Kerry seems to find presidential politics in the era of Karl Rove as treacherous as riverine warfare, and he has run for the presidency in much the same way. From the beginning, Kerry's advisers said that the election would be principally a referendum on Bush, whose approval ratings, reflecting public anxiety over Iraq and a sluggish economy, were consistently low for a president seeking re-election. All Kerry had to do to win, the thinking went, was to meet a basic threshold of acceptability with voters and avoid doing or saying anything that might be fatally stupid. The riverbanks were lined with hostile Republicans and reporters, lying in wait for him, and Kerry's goal as he sailed upriver was simple: Stay down. Exercise caution. Get to November in one piece.In this light, consider the quote, also in the NYT article, from Richard Holbrooke, who seems to be the most likely candidate for Kerry's secretary of state:
Which is exactly what it's like to interview Kerry as he runs for the presidency; he acts as if you've been sent to destroy him, and he can't quite figure out why in the world he should be sitting across from you. When I met him for our first conversation, in his cabin aboard the 757 that shuttles his campaign around the country, Kerry didn't extend his hand or even look up to greet me when I entered, and he grew so quickly and obviously exasperated with my questions about his thoughts and votes on Iraq that he cut the interview short. ...
Kerry's guardedness has contributed to the impression that he does not think clearly or boldly about foreign policy. ... Kerry's adversaries have found it easy to ridicule his views on foreign policy, suggesting that his idea of counterterrorism is simply to go around arresting all the terrorists.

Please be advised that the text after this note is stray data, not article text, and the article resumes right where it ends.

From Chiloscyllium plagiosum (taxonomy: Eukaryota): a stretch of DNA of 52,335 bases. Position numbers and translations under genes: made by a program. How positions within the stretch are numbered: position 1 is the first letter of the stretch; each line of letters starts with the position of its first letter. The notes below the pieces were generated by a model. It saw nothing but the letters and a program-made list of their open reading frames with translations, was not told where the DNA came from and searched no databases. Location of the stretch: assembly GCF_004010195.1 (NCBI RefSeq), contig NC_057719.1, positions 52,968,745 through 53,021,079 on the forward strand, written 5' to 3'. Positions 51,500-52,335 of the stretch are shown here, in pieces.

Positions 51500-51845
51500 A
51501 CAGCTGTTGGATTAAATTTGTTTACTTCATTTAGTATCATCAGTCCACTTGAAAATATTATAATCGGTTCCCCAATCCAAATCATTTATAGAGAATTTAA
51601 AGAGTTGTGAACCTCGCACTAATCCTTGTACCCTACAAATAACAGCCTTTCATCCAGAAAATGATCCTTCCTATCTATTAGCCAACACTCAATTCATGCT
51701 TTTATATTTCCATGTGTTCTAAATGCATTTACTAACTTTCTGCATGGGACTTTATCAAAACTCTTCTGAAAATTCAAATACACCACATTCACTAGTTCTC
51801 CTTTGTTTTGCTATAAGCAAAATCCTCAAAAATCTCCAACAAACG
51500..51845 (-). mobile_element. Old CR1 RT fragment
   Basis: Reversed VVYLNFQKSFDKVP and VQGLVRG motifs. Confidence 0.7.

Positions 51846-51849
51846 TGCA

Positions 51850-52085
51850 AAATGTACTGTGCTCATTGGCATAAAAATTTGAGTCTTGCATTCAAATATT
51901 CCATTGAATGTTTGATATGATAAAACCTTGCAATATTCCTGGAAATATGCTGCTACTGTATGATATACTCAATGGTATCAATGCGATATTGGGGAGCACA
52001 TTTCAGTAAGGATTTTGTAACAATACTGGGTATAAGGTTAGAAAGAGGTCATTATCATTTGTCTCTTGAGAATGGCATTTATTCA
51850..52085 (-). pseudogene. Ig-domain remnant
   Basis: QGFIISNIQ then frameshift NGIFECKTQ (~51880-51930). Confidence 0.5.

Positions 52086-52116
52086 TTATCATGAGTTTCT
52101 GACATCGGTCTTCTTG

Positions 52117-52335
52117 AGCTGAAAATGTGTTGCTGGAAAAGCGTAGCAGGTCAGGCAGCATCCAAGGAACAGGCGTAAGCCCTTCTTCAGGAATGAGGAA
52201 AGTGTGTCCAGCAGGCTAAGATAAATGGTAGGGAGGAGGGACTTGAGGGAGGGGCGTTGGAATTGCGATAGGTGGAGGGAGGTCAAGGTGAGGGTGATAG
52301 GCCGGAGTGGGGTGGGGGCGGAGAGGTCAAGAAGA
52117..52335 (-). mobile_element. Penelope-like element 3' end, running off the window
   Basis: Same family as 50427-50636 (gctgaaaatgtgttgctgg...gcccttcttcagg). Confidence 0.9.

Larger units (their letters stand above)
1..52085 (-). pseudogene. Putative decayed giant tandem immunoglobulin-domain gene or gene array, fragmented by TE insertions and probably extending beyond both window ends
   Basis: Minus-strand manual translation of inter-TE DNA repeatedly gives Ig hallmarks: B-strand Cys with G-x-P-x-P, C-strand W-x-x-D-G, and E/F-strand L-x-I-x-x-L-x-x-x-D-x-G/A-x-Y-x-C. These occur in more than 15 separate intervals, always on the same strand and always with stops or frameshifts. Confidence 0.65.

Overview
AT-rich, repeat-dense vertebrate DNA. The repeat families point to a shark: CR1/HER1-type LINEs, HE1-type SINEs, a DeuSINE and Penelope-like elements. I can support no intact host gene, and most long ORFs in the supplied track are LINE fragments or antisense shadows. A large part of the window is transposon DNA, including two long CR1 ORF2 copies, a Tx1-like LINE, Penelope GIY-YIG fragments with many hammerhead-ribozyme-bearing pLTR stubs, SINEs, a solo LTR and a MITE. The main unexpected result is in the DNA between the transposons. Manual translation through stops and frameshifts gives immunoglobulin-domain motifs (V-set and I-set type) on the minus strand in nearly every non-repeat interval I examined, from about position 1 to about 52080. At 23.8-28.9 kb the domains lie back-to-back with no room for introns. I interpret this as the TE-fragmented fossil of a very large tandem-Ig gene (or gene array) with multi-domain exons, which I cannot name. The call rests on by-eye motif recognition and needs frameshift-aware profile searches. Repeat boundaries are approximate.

"We're not in a war on terror, in the literal sense. The war on terror is like saying 'the war on poverty.' It's just a metaphor. What we're really talking about is winning the ideological struggle so that people stop turning themselves into suicide bombers.''Bai confronts Kerry about this, and Kerry does not directly agree with the Holbrooke statement, but ultimately, Bai concludes:
One can infer ... that if Kerry were able to speak less guardedly, in a less treacherous atmosphere than a political campaign, he might say, as some of his advisers do, that we are not in an actual war on terror. ... If Kerry's foreign-policy frame is correct, then law enforcement probably is the most important, though not the only, strategy you can employ against such forces, who need passports and bank accounts and weapons in order to survive and flourish. ... [Kerry] may well be right, despite the ridicule from Cheney and others, when he says that a multinational, law-enforcement-like approach can be more effective in fighting terrorists. But his less lofty vision might have seemed more satisfying -- and would have been easier to talk about in a political campaign -- in a world where the twin towers still stood.
UPDATE: I'm looking at the paper version of the NYT Magazine now. The cover photograph is quite striking. Possibly the picture is completely neutral and you just project your own opinion of the candidate onto it, but if so, the opinion I'm projecting is: blankness. A willfully blank facial expression fits with the thesis of the article: Kerry is withholding his real plan for how to deal with the war on terror. This thesis, I note, would account for his continued use of the phrase "I have a plan," which is frustrating to some people, who perhaps find themselves yelling at the TV screen: Yeah, what is it? Maybe Kerry really does have many plans, wants to be seen as a man who plans things quite carefully, but is also trying very hard to avoid revealing what his plans are. It may well be that our uneasiness with him is that we sense that he's doing this. Interesting that the NYT, who I assume strongly supports Kerry, is printing this article. Maybe the NYT thinks that most of its readers really would like to see terrorism reconceptualized as organized crime.